Thursday, 31 December 2009

The last beach walk of the year

Darkness closes in on New Year’s Eve on the beach in Bray (Photograph: Patrick Comerford)

Patrick Comerford

I had my last walk on a beach for the year 2009 in Bray, Co Wicklow, on New Year’s Eve. Surprisingly, there was no snow covering Bray Head or the Sugarloaf Mountain. But dusk was descending quickly in the afternoon as I finished lunch in Palazzo and walked across the Promenade and down onto the windswept beach.

A double espresso in Palazzo (Photograph: Patrick Comerford, 2009)

This is the worst winter in Ireland in my memory. The strong north arctic winds had swept in from the Irish Sea against the east coast and had scattered sand, pebbles and seaweed up onto the promenade walk from the beach.

Despite the chilling, biting temperatures, it was dry and it was impossible to resist a walk on the beach before darkness settled in. The strong wind was churning up the waves, and I couldn’t but feel sorry for the poor crews working on two ships I could glimpse out on the horizon.

A beautiful winter afternoon on the beach in Bray (Photograph: Patrick Comerford, 2009)

Winter is not my favourite time of the year, but this beach walk was a beautiful and awe-filled way to end the year, and to look forward to 2010 … with many more beach walks on the horizon hopefully.

I have really appreciated my beach walks this year; they have helped me cope so well with sarcoidosis, so that while I may have sarcoidosis, sarcoidosis will never have me.

Happy New Year. May 2010 be full of blessings for you.

From Byzantium to beach walks: a year of hoping and coping

A year in Facebook status listings

Patrick Comerford

My year opened with a double-page feature on Byzantium in the Athens News, and closed with a guest column on my beach walks in Skerries in the Skerries News; it opened with heavy snow, and closed with heavy snow. The heavy snow and the floods this year were just some of the portents – alongside the failure of world leaders to reach an agreement on climate change at Copenhagen – that global warming threatens every one of us with disaster. In between, we had floods throughout Ireland. And the Murphy Report on clerical sexual abuse was one more sad episode in a year that has been a sad one for Ireland, politically, economically and socially.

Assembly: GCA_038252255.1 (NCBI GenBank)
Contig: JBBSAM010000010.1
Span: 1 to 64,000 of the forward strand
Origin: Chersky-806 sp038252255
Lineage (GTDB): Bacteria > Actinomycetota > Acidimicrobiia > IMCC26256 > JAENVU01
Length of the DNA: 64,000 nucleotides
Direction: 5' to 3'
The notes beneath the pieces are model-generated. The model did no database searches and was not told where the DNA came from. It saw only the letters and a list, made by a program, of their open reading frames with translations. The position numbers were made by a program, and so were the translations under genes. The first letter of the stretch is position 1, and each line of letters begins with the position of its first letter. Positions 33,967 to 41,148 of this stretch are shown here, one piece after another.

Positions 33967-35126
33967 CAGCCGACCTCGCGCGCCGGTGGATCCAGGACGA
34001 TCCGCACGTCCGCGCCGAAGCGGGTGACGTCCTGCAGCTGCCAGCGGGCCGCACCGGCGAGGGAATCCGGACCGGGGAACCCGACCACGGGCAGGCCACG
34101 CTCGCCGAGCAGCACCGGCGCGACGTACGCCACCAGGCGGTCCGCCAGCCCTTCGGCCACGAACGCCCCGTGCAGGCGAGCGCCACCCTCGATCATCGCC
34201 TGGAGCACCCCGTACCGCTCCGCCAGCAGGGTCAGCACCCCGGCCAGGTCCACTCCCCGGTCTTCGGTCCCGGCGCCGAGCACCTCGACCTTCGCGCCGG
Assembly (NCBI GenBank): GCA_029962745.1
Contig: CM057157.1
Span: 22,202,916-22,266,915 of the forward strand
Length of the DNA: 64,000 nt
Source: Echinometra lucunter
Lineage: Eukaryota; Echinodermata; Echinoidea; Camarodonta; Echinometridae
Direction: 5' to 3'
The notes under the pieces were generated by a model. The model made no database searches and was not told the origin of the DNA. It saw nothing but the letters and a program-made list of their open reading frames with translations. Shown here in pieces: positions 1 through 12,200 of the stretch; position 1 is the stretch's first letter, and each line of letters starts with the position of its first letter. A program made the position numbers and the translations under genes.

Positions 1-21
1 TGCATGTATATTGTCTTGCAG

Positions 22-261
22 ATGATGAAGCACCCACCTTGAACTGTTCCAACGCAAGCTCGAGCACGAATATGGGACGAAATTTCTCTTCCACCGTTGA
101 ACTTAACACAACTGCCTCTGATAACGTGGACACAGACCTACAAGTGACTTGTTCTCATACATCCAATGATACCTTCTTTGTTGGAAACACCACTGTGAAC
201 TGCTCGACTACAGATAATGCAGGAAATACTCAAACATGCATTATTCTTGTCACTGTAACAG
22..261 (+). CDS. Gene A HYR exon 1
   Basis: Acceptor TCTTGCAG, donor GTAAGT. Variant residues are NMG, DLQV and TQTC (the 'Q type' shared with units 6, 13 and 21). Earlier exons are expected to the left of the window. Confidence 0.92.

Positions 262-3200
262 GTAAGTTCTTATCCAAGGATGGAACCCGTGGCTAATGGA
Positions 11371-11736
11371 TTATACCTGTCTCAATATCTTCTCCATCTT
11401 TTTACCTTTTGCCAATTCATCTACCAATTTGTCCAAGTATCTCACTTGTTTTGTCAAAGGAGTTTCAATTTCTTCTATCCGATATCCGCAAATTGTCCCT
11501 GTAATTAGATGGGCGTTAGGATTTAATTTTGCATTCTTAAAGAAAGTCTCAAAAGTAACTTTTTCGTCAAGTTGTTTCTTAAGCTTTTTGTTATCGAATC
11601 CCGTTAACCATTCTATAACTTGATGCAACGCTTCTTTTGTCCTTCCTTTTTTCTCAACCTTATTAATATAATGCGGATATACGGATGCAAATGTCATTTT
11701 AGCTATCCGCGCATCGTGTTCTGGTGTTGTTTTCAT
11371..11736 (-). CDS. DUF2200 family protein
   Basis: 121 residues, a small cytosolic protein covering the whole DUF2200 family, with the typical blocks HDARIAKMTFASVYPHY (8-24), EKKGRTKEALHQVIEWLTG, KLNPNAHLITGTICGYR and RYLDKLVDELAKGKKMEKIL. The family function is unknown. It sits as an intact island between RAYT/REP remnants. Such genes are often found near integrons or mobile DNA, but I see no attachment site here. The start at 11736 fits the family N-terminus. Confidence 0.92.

At a political level, the Government has managed to punish the poor and those who are dependent on social welfare payments for the crimes of those who are responsible for the economic mess we are in. The punishment was instant and merciless for the poor, while those who became rich as they created these misfortunes have gone unpunished, without trial, and without any of us seeing justice being done.

Jurisprudence demands not only that justice is done, but that justice must be seen to be done. But we have yet to see any justice being done when it comes to dealing with irresponsible bankers and property speculators. The last decade has been known to many as the “Noughties” – but we all know too who the “Naughties” have been.

The money to recapitalise the banks has been delivered on demand, while the bankers continue to pay themselves massive bonuses with our taxes. Yet the Government is unable to find the wherewithall to raise the money needed for new school buildings, to keep hospital wards open, to maintain standards in dental care, health care and education, or to build the infrastructures this country needs if we are going to seize the opportunities that become available once the recession ends.

The ESRI says the recession should end by the second half of 2010. But as cabinet ministers tried to convince us a few weeks ago that we had turned the corner, I wondered – I just wondered – whether we had turned around that corner into a blind alley or a cul-de-sac.

It has been a disappointing year too for the social mix that was once Irish society. One report recently revealed that up to 50 per cent of our recent immigrants have left once again. I had hoped we were moving towards a society with a little more cultural and social diversity. But that hope has diminished in the last 12 months, and I harbour real fears that Irish society will become more racist if the current economic trends and consequent unemployment figures continue.